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From Page to Screen: A Walk to Remember by Nicholas Sparks

Any millennial who grew up in the late 90s and early 00s has see the wonderful move A Walk to Remember with Mandy Moore and Shane West. But did you know it was based on a novel? And that that novel was so incredibly different from the movie?

Well, now you do.


I can't remember whether I read the book or watched the movie, only that the book surprised me. It's relatively short: 207 pages, and I read it in a couple of sittings one Sunday.

The first thing about the book that you should know is that it was published in the 90s, but the story starts as Landon Carter in his 50s, remembering the year he was seventeen. That was such a stark difference from the movie, because the story actually took place in the 1950s.

When Landon was a teenager, he was known as a bit of a hoodlum. He hid behind trees and bushes and taunted a Baptist preacher from the time he was young. He snuck out at night to hang out with his friends in a graveyard, talking crap and eating boiled peanuts. If that was the worst he did, it was mild.

But, I digress. The book is a lot like most of Nicholas Sparks's: glossed over, young love in the Carolinas, ending with some tragic death. To be honest, I read a lot of Sparks when I was a teenager, and I stopped reading him because it felt like his stories were all the same, and I got to a point that I couldn't handle the tragic endings.

Still, A Walk to Remember is one of his best novels. It's sweet and a quick read.


I kind of cheated on this one. I've seen this movie so many times. I rewatch it at least once a year because it is so. damn. good. But, I have read the book multiple times so we won't call it cheating, mkay?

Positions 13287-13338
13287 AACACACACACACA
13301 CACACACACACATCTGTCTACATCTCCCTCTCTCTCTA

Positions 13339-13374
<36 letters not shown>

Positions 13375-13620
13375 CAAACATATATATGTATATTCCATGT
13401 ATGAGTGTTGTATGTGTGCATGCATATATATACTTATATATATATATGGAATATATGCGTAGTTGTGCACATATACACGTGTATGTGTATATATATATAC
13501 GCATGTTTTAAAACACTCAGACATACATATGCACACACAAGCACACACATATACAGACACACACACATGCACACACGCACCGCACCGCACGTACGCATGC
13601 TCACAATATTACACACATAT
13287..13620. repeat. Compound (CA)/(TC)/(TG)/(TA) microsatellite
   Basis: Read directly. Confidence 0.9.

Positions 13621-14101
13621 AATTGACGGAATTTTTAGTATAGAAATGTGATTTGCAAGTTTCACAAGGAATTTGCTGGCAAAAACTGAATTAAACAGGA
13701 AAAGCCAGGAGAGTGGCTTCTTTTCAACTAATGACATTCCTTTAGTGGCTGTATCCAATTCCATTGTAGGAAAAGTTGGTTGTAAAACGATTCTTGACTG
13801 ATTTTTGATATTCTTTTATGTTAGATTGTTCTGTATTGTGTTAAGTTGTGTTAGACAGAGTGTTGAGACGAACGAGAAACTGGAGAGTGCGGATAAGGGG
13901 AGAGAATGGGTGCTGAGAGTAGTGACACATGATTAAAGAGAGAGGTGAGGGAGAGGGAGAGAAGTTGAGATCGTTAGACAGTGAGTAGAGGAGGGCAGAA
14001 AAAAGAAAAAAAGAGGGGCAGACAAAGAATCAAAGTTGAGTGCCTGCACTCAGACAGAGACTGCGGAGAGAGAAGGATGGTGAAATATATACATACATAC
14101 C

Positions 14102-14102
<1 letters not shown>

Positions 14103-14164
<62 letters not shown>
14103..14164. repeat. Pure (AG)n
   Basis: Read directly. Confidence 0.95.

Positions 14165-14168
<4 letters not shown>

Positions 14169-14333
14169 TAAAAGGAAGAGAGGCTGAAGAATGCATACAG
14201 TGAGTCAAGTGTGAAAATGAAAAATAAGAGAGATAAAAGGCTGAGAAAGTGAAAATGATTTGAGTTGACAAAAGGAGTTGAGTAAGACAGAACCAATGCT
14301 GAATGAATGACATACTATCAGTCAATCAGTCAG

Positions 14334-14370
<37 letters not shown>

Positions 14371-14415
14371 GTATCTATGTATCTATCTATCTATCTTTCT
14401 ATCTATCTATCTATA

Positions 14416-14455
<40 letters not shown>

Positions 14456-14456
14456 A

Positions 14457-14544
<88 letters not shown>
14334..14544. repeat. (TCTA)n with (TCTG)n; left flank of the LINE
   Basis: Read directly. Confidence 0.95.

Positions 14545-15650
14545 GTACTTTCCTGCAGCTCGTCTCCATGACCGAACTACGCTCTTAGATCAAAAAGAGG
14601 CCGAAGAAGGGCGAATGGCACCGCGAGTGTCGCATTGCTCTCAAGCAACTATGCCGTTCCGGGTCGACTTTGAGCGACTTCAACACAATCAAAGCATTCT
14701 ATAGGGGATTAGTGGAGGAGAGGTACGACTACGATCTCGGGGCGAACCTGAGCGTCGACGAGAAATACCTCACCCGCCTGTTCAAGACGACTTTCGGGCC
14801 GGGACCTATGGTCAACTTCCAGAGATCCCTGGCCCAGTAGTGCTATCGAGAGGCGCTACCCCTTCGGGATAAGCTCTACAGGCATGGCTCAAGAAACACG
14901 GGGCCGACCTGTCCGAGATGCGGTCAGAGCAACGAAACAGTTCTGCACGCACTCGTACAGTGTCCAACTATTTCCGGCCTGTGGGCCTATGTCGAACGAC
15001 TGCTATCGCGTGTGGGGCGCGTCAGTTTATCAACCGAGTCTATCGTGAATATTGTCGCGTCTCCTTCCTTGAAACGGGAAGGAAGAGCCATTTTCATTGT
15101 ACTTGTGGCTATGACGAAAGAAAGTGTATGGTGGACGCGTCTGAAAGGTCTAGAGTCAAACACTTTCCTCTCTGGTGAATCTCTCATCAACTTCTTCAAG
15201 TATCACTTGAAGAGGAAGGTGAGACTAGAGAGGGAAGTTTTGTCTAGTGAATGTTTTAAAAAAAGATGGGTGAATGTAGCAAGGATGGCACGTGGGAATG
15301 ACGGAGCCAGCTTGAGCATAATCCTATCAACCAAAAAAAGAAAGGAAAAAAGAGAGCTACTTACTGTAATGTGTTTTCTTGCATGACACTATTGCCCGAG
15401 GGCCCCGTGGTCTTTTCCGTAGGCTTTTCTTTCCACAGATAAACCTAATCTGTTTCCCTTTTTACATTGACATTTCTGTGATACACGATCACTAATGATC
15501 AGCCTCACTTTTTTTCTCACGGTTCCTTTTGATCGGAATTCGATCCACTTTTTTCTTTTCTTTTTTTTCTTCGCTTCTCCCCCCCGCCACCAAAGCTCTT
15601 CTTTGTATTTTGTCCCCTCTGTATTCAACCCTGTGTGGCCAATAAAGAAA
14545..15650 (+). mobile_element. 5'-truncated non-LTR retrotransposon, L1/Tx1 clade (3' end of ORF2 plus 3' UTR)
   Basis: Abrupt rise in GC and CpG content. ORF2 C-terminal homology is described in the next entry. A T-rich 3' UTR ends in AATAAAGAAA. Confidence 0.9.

One thing about this movie that is incredible is the SOUNDTRACK! These songs were the soundtrack of my formative years, and no, I won't be taking questions. Back in the day, before music streaming, I owned the CD, and listen, I still write to some of the music.

The biggest difference from the book to the movie: the time period. The movie is set in the early 2000s, and that was probably the best thing they could have done. They showed just how much of a hoodlum Landon was, beginning with hazing a fellow student and trying to get away with it when the kid got hurt.

The same basic plot is kept, but it's the details that make the movie so incredible. Also, the main plot of the book was really deep in religion. While it's present in the movie, they made a lot of changes to focus on young love and dreams. I'm not the biggest on religious romances, so that was why I really loved the movie versus the book.

I loved that they gave Jamie a bucket list. That she had dreams, things she always wanted to do. As a young teenager, that got me thinking about all of the things I wanted to do with my life.

I also loved the change with Landon's family structure, because I was able to relate to the story so much more. In the book, his father worked in Congress and was rarely home. In the movie, his parents were divorced and his dad was mostly out of the picture. At the time the movie came out, I related so much to that: the anger, the heartbreak, even the forgiveness.

One thing I really love is that Mandy Moore (Jamie) and Shane West (Landon) still celebrate the movie nearly every year. They loved the project so much, and I love seeing that. It means a lot when the people behind a project that you love so much really loved it.


The book is sweet, but very little compares to the movie. It captures the early 2000s perfectly, and I tend to watch it often.



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